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Saturday, November 26, 2022
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Gal Costa: ‘We say goodbye with a love you’, says filmmaker who documented the singer’s life

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Dandara Ferreira

Filmmaker and master in communication from the University of Brasília (UnB), she directed the documentary “O Nome Dela é Gal” (2017) and currently runs the fiction “Meu Nome É Gal”, scheduled to premiere in 2023.

When I was asked to write this text, I thought a lot about how to summarize Gal Costa because she is love, joy, passion, power, beauty, and feminine. Gal is singing and it’s mystery too. Gal is presence.

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We lost the greatest singer in Brazil. I lost my love.

And it is still difficult to assimilate this information because some of my happiest and saddest memories of my life were cradled by the voice of Gal, who, before becoming a friend and the main protagonist of an important part of my professional life, was already a great inspiration. .

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In my house, it was part of the soundtrack since my childhood. when my father [o sociólogo Juca Ferreira, ex-ministro da cultura nos governos Lula e Dilma] broke up with my mother [a fotógrafa Holanda Cavalcanti], he hummed a lot of her song, “Hotel das Estrelas”. “I laugh and I can cry too / Oh, and I can cry too”, reads a snippet of the song.

I grew up and their songs were still part of my life. The romances, the parties with friends, the moments of sadness. Gal was always there always bringing something important. Therefore, meeting Gal in person, for me, was also an enchantment, a great event.

Our approach started when I was about 24 years old. I met Gal through Caetano Veloso, his partner, his great friend, at a dinner in São Paulo. They were celebrating the album “Recanto”. I was delighted to be with her, even though she didn’t give me much thought. I tried in every way to get closer: I sat at the table opposite her, ordered the same vegetarian dish, but nothing helped. She was more focused on listening to Caetano (of course!).

Our friendship developed over time. And I think the documentary I directed, “O Nome Her Is Gal” (HBO), contributed to that. We created a relationship of friendship and trust there. The desire to document Gal’s story was ancient. I thought it was absurd not to have anything documented about one of the most beautiful voices in Brazilian music. She was reticent for a while, and I shelved the project. Maybe he thought it wasn’t time yet.

Only in 2015, when she completed 50 years of career and 60 years of age, in a conversation, she told me that she would welcome me to make the documentary. I almost couldn’t believe I was hearing that.

We discussed the documentary project always with a lot of dialogue and respect for its own limits. Gal has always been a public personality, a woman ahead of her time, who inspired many other women, but Maria das Graças Penna Burgos has always preserved her privacy as best she can.

In 2017, the year the documentary was released, in a conversation with me and Wilma [Petrillo, empresária de Gal] at her house, she instigated me to make a fiction film about her life. She joked that there were films by several singers, mentioned the film about Edith Piaf, which she liked a lot and made some comments about the actress.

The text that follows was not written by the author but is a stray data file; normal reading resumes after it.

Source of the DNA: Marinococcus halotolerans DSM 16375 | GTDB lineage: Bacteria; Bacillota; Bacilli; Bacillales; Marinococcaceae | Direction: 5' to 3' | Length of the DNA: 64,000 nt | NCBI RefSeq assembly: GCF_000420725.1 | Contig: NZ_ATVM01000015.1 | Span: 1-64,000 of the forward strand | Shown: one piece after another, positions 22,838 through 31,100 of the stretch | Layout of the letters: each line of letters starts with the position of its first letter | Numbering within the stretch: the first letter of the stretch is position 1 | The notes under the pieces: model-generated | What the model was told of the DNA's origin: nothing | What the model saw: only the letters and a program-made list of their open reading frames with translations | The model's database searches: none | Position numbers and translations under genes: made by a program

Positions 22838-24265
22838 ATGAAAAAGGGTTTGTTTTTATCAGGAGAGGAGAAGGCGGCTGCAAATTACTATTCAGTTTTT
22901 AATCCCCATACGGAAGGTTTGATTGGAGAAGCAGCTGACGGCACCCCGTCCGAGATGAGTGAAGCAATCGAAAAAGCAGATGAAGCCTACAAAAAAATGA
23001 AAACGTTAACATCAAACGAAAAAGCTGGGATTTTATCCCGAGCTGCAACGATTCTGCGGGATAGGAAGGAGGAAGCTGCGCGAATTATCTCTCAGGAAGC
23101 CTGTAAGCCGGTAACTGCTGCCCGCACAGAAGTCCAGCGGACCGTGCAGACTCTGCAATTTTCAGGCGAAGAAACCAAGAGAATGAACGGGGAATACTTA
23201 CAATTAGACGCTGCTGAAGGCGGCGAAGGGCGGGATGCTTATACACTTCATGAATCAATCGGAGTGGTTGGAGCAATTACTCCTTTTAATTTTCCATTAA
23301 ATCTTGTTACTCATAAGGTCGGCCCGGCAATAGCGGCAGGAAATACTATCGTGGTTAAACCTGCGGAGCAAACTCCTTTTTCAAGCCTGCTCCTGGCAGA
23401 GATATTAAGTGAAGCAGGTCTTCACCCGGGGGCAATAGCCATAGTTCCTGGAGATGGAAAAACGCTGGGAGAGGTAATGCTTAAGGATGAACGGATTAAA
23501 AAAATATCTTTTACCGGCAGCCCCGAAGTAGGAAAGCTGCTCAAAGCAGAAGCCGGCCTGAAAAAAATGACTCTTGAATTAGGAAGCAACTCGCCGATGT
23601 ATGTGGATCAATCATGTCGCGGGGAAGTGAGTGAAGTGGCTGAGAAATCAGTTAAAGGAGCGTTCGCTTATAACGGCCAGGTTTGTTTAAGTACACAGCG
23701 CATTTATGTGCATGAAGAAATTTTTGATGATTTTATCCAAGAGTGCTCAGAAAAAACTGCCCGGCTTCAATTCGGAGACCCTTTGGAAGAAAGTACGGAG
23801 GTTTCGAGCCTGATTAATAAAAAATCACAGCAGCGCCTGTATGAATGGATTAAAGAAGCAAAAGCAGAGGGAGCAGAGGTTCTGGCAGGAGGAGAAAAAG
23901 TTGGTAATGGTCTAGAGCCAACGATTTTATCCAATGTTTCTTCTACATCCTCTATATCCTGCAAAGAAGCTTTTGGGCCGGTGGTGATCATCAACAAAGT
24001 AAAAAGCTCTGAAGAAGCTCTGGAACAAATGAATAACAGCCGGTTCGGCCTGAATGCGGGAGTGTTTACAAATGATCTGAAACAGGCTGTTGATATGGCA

I knew the challenge was huge to make this film. It was scary because in addition to Gal, all my biggest idols would have to be portrayed: Gil, Caetano and Bethânia. The whole time I imagined them in the movie theater watching and the adrenaline would shoot up.

When I developed the project and I needed to think about who would play her, Sophie Charlotte came to my mind and she agreed.

During the filming process, I would look at Sophie and see Gal, even though Sophie is so physically similar to Gal. I got emotional on a day of filming that Sophie stretched out in a hammock and made body gestures very close to Gal.

Gal was present at the making of the film. He was always calling to share things, ask questions, show us things we had discovered in the research, ask about costumes. Her memory was terrible (laughs), but I wanted to live that moment so important to me together with her.

These almost 10 years documenting Gal made me admire her even more. We are talking about this brave woman, who faced her own shyness, prejudices and even the Dictatorship to fund her art, her music.

A woman who broke barriers and became a reference for us, women of different generations. A combative artist, who until today remained active in the struggle for culture and for a better Brazil.

The last time we saw each other, although it was by FaceTime, I was coincidentally with Caetano at a dinner in Brasília. The three of us spoke and I echoed that call for several days. I remembered that Caetano had introduced us and I thanked him for that. We say goodbye with a love you.

On Wednesday (9), at the time I learned of Gal’s death, I was on the phone with Sophie. We hadn’t spoken on the phone in a while. The call dropped and I got the news. Symbolic.

Death is absence, but there is no absence when talking about Gal. Gal will always be present among us.

I love you, Chicken. Thank you so much.

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Lawrence
Lawrence
I have worked in the news industry for over 10 years. I have been an author at News Bulletin 247 for the past 2 years. I mostly cover politics news. I am a highly experienced and respected journalist. I have won numerous awards for my work.

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